We'd like you to have a peek at Little Joe Gilbert letting his hair down over UNKNOWN, and incidentally, ASF. We think Joe has really got something here (his thoughts fit in with our own fairly closely), so we pass on some extracts from his column "Slander" in the February 1942 FANFARE (the fanzine pushed around by the Bright Boy of Bryantville, Mass - Art Widner). We quote:

"If you want to see a flock of fans head in one grand stampede for the Men's room, mention L. Sprague de Camp. You're side of de Camp, I'm sick of de Camp, we're all sick of de Camp...everybody has had an overdose of the old double entendre master, and wishes heartily that de Camp would de-camp and take up slick writing. It's like eating strawberry jam. The first spoonful is utterly delightful, the fifth not so good, and by the time one has finished the jar one is inclined to believe that strawberry jam was the chief stock-in-trade of the gentlemen who made the Spanish Inquisition such a jolly clambake.

"And yet month after month - UNKNOWN and de Camp and vice versa. The two go together. And the situation hasn't been improved by the fact that all the lead novels lately have been almost exclusively by that cynical, worked-out hack. Nor for the fact that the writers in UNKNOWN are almost entirely limited to Heinlein, Bond, Cartmill, Hubbard, Kuttner, Sturgeon, Rice, and the pen-names of those gentlemen. (Jane, being the pseudonym of two writers, one male, specialising in the romance field).

"This over-use of authors of such frequent appearances that they can almost be termed staff writers, is the first step responsible for the decline and eventual disappearance of UNKNOWN.

"The second reason is the magazine's imbecile policy. Campbell will not use atmosphere fantasy of any kind unless a name like C. L. Moore's forces him to. Wacky fantasy, wacky fantasy, and more wacky fantasy is the result. Only a certain type of fantasy can be written without atmosphere stuff, and once you've had fifty to a hundred stories of that type, you toss UNKNOWN into the coal bin and go back to WEIRD for lack of something better.

"UNKNOWN needs new writers and a new policy worse than badly. All the stories like "He Shuttles" "It" "None But Lucifer" "Lost Darkness Fall" "fear" etc have been written and the staff authors, having sucked dry the orange of possibilities in the Campbell fruit-bin, are re-writing what has gone before, and submitting non-fantasy stories like "Not According to Dante" and stock weird stuff like "The Crest of the Wave".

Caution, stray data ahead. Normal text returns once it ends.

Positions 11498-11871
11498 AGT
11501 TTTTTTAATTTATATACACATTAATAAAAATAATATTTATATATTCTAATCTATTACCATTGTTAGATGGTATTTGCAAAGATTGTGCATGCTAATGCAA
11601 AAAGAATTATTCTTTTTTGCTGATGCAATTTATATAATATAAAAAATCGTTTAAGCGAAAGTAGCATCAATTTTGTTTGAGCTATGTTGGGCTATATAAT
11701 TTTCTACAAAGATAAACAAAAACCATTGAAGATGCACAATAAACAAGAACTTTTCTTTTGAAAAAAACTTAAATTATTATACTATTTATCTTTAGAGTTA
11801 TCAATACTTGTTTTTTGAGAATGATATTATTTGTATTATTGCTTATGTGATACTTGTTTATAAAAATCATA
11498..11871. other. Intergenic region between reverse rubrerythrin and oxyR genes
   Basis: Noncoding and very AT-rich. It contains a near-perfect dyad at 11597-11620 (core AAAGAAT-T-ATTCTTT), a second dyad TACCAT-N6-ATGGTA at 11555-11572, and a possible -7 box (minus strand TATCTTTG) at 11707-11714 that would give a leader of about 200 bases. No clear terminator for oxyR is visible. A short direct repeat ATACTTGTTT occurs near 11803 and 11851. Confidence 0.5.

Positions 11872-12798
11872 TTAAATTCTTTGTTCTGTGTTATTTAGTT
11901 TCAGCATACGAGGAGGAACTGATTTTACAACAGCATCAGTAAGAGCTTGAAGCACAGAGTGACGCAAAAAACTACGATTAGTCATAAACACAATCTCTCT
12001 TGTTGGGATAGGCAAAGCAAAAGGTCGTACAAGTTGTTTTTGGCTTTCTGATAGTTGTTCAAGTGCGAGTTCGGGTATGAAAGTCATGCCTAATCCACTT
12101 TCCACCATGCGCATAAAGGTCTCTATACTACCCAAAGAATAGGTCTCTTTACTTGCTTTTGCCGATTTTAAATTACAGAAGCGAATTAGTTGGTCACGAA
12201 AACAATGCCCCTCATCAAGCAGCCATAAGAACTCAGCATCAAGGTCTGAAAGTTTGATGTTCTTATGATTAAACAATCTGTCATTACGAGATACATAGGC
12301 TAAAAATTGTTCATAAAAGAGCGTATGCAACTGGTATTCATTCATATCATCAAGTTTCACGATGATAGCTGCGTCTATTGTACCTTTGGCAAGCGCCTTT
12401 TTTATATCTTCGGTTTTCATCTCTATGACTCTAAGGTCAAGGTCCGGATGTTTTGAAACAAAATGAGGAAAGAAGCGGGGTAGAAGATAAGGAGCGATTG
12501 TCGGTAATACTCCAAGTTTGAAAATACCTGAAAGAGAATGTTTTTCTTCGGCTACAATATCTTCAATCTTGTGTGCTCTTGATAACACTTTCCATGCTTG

The new size has aggravated rather than improved the situation, the repeated use of even such an excellent artist as Cartier becomes as tiresome as the repeated use of a small circle of authors. The format of UNKNOWN remains the same, and the whole thing is merely an enlarged version of the old magazine; no definite improvement such as BLUE BOOK underwent in its change of size has become evident. In the meanwhile, the market has grown, and the need for new blood has become almost pitiful. The same old format, the same old policy, the same old authors, the same old blurbs, the same old everything! UNKNOWN can now be defined as simply one gigantic repetition.

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"Both of these points, unfortunately - and if this be treason, make the most of it! - can also be extended to ASTOUNDING.

"De Camp is due to hit the slicks soon, as is R. M.Williams, and that excellent Campbell discovery, Sturgeon. Bond has turned from stf to more lucrative fields lately, so, apparently, has Campbell's best author, L. Ron Hubbard. Van Vogt's production has dropped considerably, as has Jameson's and Miller's. Campbell is going to have to send out a hurry-call for high-powered hacks, and what will be towed in from the western, detective and adventure pulps is best left to the imagination.

"The sad fact where both UNKNOWN and ASTOUNDING are concerned, is that a total of ten or twelve people with with highly individual and powerfully developed styles cannot continue writing to an insanely limited and narrow policy without going stale. Which would not be so bad, but both policy and the magazine go stale with them."

Thank you, Joe. You've saved us writing an article right along those lines., and have put matters a lot more succinctly than we could have done, being right on the spot in USA. Maybe you'll be put on the spot for the so-called sacrilege you've written, but here's one section of the crowd who are rooting for you. We think you have summed-up in a very concise article (sorry room didn't allow for the entire wordage) a fact which will become more apparent as the war months drag wearily onward.

Campbell will be in a spot. Don't say that Joe didn't warn you, either. We don't think that the other magazines will feel the draft so much - TWS with it's long-range policy of buying material must have sufficient stories on hand to run their magazines for more than two years. Probably Palmer at AMAZING hasn't quite such a long stock as that, but he isn't worried about specialised stuff, he can get his adventure men working on almost any old plot and still have saleable material. FFM won't be bothered with MSS problems, as they have plenty of reserves from Way-Back-When. Maybe the other and newer mags will feel the draft a little, but they shouldn't have any major problem with obtaining yarns.


FOR THE SECOND TIME in our short life we are hopping mad, This time by an underhanded bit of skull-duggery which makes British fans - and readers look assinine in the eyes of Americans in fact, probably handed quite a laugh to the readers of the March FUTURE.

Editor Lowndes publishes a letter in the "You Said It" column of that issue, purporting to come from "Four British Chaps" in Egypt - pardon us, "Four, jolly, lonely, British chaps". By the names of Twitheridge, Oglethorpe, Hasenwinkle and Bludsole, of the Royal Coast Artillery, formerly of London, Leeds and Aberdeen.

You know them, of course. Their names must have been very familiar before the war, but that was before our time. Their writing style must have been familiar to you as well; full of chappie, jolly, old, and mush that we're supposed to say, but don't, unless it happens to be a few vacuum minds from the Upper Crust who speak and write like that.

"Doc" we call your bluff. That letter was faked, and it wasn't a very good fake either. Being in Artillery ourselves, we know danm well there never was any Royal Coast Artillery, neither is the country of origin given on mail from the East. Very poor taste, editor Lowndes.